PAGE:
An Animal That “Flies” through the Ocean
Sea butterflies, zooplankton snails that live in cold oceans don’t paddle like most small water animals. Instead, they’re like flying insects, flapping their wings to produce lift and propel them through the water.
It turns out that the sea butterfly (Limacina helicina), a zooplankton snail that lives in cold oceans, lives up to its name. Georgia Institute of Technology researchers went to the Pacific Ocean to scoop up hundreds of the 3-millimeter marine mollusks (pteropods) and then used high-speed cameras to watch how they move. They found that sea butterflies don’t paddle like most small water animals. Instead, they’re like flying insects, flapping their wings to produce lift and propel them through the water.
“Snails evolutionarily diverged from flying insects 550 million years ago,” said Donald Webster, a professor in Georgia Tech’s School of Civil and Environmental Engineering. “Hence, it is amazing that marine snails are using the same figure-eight wing pattern that is typical of their very distant airborne relatives.”
Another amazing similarity between the pteropods and insects is the use of a clap-and-fling wing motion. Each species claps its wings together, then rapidly flings them apart to generate enhanced lift.
“Almost all other plankton use their appendages as paddles, kind of like a turtle,” said David Murphy, who led the study and received his Georgia Tech doctoral degree in 2012. “Sea butterflies are honorary insects.”
Murphy is now a postdoctoral fellow at Johns Hopkins University.
The team did find one major difference in sea butterflies and flying insects. Nearly two-thirds of the plankton’s body is its shell. When it’s not moving forward, it sinks to the ocean floor. To avoid sinking, the pteropod rotates its body up to 60 degrees with each stroke. The rotation puts its wings in the proper position to flap downward during every half-stroke (about 10 times per second) and move in an upward, zig-zag path in the water.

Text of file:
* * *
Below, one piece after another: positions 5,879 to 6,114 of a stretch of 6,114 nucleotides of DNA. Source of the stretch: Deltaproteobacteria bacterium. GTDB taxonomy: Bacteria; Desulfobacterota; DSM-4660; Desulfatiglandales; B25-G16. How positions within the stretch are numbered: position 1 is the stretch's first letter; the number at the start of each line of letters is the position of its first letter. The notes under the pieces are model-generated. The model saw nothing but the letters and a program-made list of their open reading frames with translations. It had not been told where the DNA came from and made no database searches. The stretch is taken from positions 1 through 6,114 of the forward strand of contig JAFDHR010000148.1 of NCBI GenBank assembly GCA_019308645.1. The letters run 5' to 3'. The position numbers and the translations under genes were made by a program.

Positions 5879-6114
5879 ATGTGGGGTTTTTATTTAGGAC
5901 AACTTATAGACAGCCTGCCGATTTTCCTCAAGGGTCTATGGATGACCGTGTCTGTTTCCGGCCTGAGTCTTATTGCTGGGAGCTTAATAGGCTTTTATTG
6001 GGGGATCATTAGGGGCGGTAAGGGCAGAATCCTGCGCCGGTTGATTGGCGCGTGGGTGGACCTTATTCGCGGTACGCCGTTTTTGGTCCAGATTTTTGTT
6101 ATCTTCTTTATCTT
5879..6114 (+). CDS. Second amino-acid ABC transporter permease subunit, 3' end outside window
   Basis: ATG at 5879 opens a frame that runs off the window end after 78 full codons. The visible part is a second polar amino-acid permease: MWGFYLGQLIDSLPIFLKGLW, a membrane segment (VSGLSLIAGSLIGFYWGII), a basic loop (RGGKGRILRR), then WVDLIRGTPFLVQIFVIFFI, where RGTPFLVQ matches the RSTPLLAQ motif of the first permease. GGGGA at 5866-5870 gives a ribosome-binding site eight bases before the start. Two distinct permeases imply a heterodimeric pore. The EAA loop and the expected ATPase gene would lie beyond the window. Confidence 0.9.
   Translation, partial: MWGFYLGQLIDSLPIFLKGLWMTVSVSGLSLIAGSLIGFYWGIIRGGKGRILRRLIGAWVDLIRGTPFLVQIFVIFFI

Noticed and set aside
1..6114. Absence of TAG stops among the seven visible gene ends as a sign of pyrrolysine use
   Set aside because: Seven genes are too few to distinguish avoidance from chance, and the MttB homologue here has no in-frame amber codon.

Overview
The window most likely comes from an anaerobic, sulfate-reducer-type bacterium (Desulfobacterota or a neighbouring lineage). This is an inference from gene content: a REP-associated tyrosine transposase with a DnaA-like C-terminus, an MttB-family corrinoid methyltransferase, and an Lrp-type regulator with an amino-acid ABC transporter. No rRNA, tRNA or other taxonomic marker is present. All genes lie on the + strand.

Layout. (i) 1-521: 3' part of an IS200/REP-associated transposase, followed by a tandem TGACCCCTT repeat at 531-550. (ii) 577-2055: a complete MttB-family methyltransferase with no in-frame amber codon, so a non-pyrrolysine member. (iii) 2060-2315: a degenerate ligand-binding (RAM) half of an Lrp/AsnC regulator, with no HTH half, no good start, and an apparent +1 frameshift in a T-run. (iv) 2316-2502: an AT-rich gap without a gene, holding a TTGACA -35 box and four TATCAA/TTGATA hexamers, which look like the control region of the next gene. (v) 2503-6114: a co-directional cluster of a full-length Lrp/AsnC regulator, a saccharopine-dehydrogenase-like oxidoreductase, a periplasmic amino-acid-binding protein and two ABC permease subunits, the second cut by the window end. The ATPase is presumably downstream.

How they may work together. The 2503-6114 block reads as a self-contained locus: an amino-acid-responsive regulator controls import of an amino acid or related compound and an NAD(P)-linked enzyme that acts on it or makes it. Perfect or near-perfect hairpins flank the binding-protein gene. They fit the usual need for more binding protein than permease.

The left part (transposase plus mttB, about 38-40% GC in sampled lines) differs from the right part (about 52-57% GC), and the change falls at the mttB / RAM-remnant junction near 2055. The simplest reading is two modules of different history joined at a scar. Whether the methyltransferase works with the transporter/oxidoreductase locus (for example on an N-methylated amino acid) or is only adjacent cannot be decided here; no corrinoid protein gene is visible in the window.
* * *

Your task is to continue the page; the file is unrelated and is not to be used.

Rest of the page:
“Insects and birds don’t typically rotate their bodies in a similar manner to generate lift,” said Webster. “By rotating their shell during each stroke, sea butterflies put their wings in a position to always generate upward thrust and fly forward.”
The researchers study the plankton for two reasons. First, they play a vital role in the food web in the Pacific, Arctic and Southern Oceans. Fish, seals and sea birds eat them in massive quantities. Second, absorption of carbon dioxide increases the acidity of the oceans. As carbon dioxide levels increase in the future, so will seawater acidity, which breaks down the shells of pteropods. The Georgia Tech team wanted to better understand how they moved. The next steps in the research are seeing how changes in both shell composition and fluid viscosity affect its ability to rotate its body and “fly” upward.
Civil Engineering Postdoctoral Fellow Deepak Adhikari and School of Biology Professor Jeannette Yen also co-authored the research paper. They both traveled to Antarctica in 2014, in part, to study pteropods, which grow as large as six millimeters in the frigid Southern Ocean.
In addition to better understanding the biomechanics of the animal’s movement, the team thinks their findings could someday help engineers build miniature autonomous robots that swim in the ocean.
The study, “Underwater flight by the planktonic sea butterfly,” is published in the current issue of the Journal of Experimental Biology.